Last Days of the American Revolution
Please note that this article was written by Lt. Mark Kryza of the 4th Continental Light Dragoons.
Part I: The Americans Regain New York City
In the Fall of 1783, the American army had dwindled down to about 2000 men, most of them being stationed at West Point. All that remained was a handful of New York light infantry companies, one remaining Massachusetts regiment, a troop of Second Dragoons, Armand’s Legion and a few artillery batteries. The rest of the regiments had long been disbanded, the men having returned home.
The last British and Hessian troops remaining in America, where in New York City, totaling less than 4000 men. Guy Carlton had replaced long departed Clinton as commander of the crown forces in America. Congress had relocated to Annapolis, Maryland… and Washington himself was at Rocky Hill, NJ, about 4 miles north of Princeton, compiling his papers and preparing his eventual resignation from the army.
Everyone was waiting word from France on the approval of the final peace treaty. On September 3, British and American negotiators in Paris finally approved the treaty conceding American independence. Word was slow in reaching America, and finally arrived the first week of November. Upon hearing the news, Washington returned to the army, and awaited word in Newburgh, NY when the British garrison in New York City would be evacuated.
On November 17, Washington received word from Carlton that all remaining troops in New York City would be transferred to Staten Island by November 25th and would depart for Europe the first week of December. On November 18th, the last Hessian troops boarded troop transports, and sailed for Hamburg and Bremen. The last remaining Hessian soldier to depart for Germany, was Lieutenant Carl von Kraft of Garrison Regiment von Huyn. He had secretly married Cornelia de la Metra of Kings Bridge, NY, and would return to America in February of 1784 for the baptism of his son, Cornelius Frederick. Now was the time for the American army to take possession of New York City. New York Governor van Cortlandt had formally asked Washington as the governor’s personal guest, if he would lead the Army into the city. Washington agreed, and on November 21, moved the 800 remaining infantry and cavalry to the village of Harlem.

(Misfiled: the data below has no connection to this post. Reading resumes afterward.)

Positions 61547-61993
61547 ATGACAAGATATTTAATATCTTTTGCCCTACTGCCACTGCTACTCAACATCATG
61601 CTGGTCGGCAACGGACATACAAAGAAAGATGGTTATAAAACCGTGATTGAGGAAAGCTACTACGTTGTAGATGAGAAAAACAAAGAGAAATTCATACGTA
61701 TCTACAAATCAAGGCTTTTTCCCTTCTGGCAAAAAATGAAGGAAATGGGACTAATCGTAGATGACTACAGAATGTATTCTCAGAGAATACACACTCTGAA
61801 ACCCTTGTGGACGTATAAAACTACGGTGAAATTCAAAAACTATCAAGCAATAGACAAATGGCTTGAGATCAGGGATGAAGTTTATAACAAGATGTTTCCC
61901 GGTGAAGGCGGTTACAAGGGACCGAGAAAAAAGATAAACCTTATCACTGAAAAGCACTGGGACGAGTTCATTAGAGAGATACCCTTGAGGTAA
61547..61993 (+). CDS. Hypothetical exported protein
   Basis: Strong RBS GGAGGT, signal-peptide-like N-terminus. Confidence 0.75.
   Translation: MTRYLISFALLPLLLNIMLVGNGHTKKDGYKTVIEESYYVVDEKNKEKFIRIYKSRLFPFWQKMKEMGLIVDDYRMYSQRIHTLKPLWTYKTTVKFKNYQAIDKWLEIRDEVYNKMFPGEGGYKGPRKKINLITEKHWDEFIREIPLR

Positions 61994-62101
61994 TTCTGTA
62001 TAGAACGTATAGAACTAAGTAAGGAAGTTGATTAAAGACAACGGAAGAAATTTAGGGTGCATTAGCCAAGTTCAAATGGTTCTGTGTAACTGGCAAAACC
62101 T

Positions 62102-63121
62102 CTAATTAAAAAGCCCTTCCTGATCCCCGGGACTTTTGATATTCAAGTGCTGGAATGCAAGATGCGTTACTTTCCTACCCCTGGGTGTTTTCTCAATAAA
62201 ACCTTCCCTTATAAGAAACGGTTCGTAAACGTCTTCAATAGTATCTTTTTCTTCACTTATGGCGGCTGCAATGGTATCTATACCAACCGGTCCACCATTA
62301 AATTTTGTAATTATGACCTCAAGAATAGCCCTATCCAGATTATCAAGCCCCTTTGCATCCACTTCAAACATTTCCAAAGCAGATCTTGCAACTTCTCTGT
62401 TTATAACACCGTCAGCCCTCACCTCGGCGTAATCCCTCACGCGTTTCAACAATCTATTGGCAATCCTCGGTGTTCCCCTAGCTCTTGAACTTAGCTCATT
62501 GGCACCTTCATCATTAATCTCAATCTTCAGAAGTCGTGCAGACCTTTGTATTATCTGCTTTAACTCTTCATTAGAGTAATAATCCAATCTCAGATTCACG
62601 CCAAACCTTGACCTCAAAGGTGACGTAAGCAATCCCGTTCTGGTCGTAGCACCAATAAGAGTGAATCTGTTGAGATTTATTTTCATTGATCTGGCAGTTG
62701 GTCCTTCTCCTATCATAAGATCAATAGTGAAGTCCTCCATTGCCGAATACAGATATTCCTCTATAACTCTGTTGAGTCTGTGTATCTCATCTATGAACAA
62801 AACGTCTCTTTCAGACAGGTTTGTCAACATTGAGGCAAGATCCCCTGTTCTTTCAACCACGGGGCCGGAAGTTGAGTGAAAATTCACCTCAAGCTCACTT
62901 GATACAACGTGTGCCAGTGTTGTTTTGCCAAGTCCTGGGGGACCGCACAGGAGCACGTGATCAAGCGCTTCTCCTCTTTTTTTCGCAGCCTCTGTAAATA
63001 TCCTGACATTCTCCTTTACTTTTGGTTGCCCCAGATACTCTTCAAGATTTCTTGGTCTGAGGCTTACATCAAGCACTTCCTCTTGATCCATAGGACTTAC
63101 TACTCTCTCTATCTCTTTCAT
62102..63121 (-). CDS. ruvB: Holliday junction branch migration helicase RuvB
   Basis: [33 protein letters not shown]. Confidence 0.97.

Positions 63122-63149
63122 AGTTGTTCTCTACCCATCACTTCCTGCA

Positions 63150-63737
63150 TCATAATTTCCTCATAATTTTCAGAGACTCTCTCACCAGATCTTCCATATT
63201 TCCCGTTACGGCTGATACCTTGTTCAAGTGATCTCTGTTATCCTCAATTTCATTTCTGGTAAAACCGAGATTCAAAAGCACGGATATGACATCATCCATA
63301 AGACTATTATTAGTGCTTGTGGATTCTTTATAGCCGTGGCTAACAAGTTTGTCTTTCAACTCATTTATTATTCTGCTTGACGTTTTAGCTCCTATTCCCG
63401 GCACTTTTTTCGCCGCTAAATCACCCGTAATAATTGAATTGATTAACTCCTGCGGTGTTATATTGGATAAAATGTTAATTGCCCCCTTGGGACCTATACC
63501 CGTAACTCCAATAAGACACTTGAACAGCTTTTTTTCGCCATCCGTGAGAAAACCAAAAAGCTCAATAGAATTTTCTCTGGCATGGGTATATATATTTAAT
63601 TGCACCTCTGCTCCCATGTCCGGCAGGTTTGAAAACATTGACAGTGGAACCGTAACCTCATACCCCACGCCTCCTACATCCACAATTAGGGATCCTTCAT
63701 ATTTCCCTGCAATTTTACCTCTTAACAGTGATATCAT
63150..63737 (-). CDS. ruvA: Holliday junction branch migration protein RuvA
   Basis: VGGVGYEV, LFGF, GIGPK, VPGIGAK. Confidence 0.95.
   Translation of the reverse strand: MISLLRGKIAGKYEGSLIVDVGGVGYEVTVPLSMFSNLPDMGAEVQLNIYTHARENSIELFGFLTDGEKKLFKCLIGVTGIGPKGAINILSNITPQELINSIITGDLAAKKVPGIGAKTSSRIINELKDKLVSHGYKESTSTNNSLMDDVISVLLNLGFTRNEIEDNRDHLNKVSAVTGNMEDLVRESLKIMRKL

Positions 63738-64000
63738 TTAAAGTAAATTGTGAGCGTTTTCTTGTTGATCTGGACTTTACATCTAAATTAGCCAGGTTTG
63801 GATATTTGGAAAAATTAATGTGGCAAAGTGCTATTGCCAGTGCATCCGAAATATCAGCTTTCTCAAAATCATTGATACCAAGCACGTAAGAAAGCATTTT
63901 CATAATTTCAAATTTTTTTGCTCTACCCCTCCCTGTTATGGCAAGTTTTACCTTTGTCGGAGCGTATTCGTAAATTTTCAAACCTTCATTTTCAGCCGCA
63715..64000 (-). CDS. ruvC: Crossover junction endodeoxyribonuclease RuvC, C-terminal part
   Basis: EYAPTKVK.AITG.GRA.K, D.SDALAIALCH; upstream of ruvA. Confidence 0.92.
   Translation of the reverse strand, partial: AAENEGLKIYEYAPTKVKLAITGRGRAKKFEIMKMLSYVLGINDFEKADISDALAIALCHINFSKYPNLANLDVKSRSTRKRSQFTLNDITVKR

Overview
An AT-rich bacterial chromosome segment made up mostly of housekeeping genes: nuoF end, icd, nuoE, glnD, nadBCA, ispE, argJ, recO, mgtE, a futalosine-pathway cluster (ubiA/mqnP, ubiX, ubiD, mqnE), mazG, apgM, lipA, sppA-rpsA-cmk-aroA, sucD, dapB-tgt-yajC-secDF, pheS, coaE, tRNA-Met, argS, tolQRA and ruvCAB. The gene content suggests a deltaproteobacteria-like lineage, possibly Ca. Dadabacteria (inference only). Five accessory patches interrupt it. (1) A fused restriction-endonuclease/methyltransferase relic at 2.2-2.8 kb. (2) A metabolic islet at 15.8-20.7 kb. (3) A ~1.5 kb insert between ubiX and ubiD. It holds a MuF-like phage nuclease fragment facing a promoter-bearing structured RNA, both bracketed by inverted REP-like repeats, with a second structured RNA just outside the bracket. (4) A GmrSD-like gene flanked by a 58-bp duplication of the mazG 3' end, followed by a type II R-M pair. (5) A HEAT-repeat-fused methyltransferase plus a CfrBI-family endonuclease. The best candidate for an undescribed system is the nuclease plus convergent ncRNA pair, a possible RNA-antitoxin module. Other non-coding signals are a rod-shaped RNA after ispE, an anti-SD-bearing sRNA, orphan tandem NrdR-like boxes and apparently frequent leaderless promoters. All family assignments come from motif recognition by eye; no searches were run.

Tuesday, November 25th, dawned breezy, cold and sunny. The army formed up on Bowery Land, 8 men abreast. Washington was at the head of the column with Governor van Cortlandt, Benjamin Tallmadge of the 2nd Dragoons, Henry Knox of the artillery, and Colonel Jackson of Massachusetts. As the British soldiers on the southern end of Manhattan Island began leaving the Battery for Staten Island, the American army reentered the city from the northern end.
Down the Bowery Lane they came, drums, fifes, and trumpets playing, passing crowds of cheering patriots. At the Bulls Head Tavern at present day Cooper Union Square, the army halted and was served glasses of ale, while the crowd sung an old Moravian hymn called “He Comes! He Comes with a Trumpet Sound!”.
The column resumed its march slowly down Broadway, as throngs clotting the streets cheered the troops. At present day 51st Street, the column halted at the country house of James Beekman, and celebration ensued on the banks of the East River. At 1 p.m., Henry Knox rode to the Battery, where he received from Forrest George, the last remaing British officer in New York City, his papers formally handing the city over to the Continental Army. For the first time in 8 years, New York City was free of all crown forces.
Part II: Fraunces Tavern & Washington Departs New York City
Its December 4th, and New York City has been in American hands for a week. Celebrations continue with fireworks, the taverns are filled with revelers, Continental Army officers go from banquet to banquet, and Washington is treated with almost godlike reverence.
The last British troops on Staten Island are now ready to depart for home. Troop transports are now being filled as sailors row the remaining soldiers to the ships. By mid afternoon of December 1, the last whaleboat cleared the shore, and the last Redcoats to leave America are a section of British Marines from the warship Assistance. But one final episode remains to be savored by the British, the rowers stop for a minute, and look back to the flagstaff, from which their last act had been to lower the Union Jack, and cut the halliards. Swarming around the naked staff, was a crowd resolved to raise the Stars and Stripes, but the halliards were in strings, and when one fellow sought to clamber up the pole, he slid helplessly to the ground, for just prior to departure the Marines had thoroughly greased the pole from head to foot. By dusk of that day, the last British ship disappeared over the horizon at Sandy Hook, and they would not return for 29 years when the War of 1812 broke out. Back in New York, Washington had been going from celebration to celebration, all to honor the great man… but the war is over, and Washington desires to return home… to a home he has not slept in since 1775, Mount Vernon. A final celebration is planned at Fraunces Tavern on December 4th, its time to say goodbye to his officers.